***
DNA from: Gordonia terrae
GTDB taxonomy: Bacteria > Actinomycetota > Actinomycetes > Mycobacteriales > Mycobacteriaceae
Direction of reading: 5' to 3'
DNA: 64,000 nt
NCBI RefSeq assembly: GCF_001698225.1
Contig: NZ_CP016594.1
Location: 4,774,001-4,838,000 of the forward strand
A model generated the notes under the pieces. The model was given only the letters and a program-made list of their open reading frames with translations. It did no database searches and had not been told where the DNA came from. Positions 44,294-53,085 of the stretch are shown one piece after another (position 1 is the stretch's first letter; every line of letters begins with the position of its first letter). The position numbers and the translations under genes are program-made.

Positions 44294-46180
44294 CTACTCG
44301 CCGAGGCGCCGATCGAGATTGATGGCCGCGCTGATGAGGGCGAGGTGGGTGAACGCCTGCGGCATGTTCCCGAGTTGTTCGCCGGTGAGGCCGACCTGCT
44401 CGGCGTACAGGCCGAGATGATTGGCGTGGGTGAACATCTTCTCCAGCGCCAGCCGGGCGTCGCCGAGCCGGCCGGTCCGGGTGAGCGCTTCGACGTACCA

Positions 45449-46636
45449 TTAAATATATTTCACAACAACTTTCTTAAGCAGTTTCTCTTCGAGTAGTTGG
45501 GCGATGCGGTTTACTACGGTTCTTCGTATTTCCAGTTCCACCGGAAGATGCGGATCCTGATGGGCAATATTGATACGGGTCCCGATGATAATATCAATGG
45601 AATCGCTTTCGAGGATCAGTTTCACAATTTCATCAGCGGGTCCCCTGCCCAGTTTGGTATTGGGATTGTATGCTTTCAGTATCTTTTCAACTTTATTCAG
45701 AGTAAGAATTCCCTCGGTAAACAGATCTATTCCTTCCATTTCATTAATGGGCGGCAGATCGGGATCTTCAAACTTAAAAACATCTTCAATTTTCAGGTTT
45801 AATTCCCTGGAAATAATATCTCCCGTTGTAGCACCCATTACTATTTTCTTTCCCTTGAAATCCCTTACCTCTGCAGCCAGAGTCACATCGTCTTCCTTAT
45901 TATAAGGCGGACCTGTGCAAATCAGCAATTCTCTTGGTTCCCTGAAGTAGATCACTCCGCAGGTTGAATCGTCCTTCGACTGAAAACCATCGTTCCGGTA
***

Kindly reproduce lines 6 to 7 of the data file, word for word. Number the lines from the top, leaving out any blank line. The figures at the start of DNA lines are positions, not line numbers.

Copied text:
Contig: NZ_CP016594.1
Location: 4,774,001-4,838,000 of the forward strand